image:Flickr/Cain and Todd Benson
An excerpt from my most recent newsletter: You can view the entire newsletter here
Stock Market Performance: Republicans vs Democrats
The November elections are fast approaching. Many investors will be tuning in to see who has the better plan for fixing the US economy.
But does it really matter who wins in terms of stock market performance?
Interestingly, the data points heavily in favor of the Democrats.
“The Presidential Puzzle: Political Cycles and the Stock Market”
A study published in the Journal of Finance titled “The Presidential Puzzle: Political Cycles and the Stock Market” examined historical data to show the following:
|Portfolio||Returns Under Republican Administrations||Returns Under Democratic Administrations|
Further investigation reveals the results were generated by higher real returns and lower interest rates under Democratic administrations.
Business cycle fluctuations showed no correlation to the results, demonstrating statistically significant higher market performance during Democratic administrations regardless of underlying economic conditions.
Value-weighted portfolios posted a steady 10% premium in favor of the Democrats, while equal-weighted portfolios posted a near 20% premium.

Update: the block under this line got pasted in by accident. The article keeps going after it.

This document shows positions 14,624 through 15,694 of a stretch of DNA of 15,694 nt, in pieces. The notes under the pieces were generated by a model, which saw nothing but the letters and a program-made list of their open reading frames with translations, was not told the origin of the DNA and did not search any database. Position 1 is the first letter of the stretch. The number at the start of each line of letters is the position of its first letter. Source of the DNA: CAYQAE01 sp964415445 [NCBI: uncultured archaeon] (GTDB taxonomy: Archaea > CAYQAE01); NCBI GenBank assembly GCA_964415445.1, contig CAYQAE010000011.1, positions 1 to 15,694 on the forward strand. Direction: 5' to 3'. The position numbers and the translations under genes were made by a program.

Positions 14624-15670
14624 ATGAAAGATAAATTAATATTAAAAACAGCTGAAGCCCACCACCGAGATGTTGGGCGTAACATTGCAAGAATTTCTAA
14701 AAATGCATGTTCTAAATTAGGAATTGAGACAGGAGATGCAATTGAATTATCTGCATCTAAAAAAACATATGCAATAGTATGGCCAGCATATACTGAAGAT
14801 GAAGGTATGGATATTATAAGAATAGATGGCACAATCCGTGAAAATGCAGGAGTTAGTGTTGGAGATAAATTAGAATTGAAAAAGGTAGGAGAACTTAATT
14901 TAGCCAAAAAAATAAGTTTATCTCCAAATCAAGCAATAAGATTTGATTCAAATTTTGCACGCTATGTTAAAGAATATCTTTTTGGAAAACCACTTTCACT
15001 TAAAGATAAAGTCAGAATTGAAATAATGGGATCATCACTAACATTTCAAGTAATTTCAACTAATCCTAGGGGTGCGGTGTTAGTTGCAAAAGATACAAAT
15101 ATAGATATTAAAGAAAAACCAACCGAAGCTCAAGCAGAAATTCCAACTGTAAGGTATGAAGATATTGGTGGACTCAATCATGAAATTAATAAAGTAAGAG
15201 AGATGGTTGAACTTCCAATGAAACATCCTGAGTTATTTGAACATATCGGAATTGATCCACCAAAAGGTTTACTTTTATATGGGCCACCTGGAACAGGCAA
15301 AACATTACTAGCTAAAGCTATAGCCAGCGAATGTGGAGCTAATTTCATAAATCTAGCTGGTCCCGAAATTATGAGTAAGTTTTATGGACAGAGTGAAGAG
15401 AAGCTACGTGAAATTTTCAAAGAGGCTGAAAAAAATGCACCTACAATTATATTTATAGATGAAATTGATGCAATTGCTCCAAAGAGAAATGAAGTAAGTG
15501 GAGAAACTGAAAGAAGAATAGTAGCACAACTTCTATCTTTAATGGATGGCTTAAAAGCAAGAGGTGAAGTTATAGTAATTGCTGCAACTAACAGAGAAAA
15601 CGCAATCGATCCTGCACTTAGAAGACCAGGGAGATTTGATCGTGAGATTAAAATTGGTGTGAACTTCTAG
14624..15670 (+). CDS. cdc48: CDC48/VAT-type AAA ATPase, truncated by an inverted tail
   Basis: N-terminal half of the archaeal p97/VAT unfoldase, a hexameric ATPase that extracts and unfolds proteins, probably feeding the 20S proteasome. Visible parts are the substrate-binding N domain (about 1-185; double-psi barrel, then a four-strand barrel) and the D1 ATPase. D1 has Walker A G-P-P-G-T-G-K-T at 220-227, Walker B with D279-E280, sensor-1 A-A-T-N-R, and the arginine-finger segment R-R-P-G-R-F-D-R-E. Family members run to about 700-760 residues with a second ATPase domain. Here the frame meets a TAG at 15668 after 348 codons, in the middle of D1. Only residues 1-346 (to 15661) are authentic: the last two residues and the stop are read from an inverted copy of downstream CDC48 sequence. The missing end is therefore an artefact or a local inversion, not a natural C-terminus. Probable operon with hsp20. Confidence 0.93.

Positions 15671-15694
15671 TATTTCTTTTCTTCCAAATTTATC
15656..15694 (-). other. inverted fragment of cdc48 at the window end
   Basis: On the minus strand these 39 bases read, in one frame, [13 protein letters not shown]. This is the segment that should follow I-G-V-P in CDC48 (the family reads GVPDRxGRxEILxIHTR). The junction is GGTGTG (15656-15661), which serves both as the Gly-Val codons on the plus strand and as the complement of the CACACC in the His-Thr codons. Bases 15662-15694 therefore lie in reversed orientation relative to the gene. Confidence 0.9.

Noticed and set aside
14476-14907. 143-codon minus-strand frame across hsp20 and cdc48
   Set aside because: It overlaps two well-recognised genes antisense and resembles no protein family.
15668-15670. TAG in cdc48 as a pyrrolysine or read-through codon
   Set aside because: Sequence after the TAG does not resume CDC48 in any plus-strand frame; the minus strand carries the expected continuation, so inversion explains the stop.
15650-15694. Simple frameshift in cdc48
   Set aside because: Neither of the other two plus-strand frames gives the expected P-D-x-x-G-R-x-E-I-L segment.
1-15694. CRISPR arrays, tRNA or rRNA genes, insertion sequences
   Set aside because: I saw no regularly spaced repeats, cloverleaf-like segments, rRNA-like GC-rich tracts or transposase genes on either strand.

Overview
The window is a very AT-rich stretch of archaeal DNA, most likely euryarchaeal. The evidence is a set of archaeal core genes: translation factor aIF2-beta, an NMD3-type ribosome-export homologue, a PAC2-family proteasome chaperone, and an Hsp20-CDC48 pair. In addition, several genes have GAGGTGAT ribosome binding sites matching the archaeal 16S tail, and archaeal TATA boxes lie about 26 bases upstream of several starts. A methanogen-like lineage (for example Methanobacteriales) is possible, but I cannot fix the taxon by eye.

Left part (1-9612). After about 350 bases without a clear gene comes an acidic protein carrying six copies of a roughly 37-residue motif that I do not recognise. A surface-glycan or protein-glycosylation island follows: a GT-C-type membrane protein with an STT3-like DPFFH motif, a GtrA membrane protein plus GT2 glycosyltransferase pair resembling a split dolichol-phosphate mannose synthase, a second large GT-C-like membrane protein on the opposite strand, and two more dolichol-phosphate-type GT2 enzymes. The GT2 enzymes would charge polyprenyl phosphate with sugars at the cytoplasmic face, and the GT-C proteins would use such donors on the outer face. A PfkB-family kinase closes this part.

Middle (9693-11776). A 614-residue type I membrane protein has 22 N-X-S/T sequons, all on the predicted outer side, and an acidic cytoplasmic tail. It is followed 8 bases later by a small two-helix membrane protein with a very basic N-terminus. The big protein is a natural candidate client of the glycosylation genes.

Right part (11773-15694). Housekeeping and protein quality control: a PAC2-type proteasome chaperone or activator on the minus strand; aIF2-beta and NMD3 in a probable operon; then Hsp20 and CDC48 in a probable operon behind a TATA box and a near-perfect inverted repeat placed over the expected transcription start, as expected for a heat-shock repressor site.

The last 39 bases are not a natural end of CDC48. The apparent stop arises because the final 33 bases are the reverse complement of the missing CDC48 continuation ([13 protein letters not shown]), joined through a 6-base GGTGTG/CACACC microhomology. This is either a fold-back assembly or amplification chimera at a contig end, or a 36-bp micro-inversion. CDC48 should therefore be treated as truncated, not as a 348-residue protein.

Examination of additional business cycle variables revealed that expected returns (those anticipated by the markets) were 1.8% higher under the Republican administrations analyzed in the study, while unexpected returns were 10.8% higher when Democrats were in power, suggesting that stock market results may be driven by Democratic policies that surprise investors.
Interestingly, the results do not show up in close proximity to election dates, but rather grow over time during the president’s term.
Odds On Winning
Obama’s odds of winning currently stand at 63.4, while Romney’s odds are at 36.6%. (Data as of 9/13/12).
For our Clients and ARTAIS Fund investors, it doesn’t matter who ends up in the White House in November. (Or I should say, it doesn’t matter to your portfolio.) Our strategies were created to adapt to — and take advantage of — the ups and downs of the market, regardless of who holds the reigns in Washington.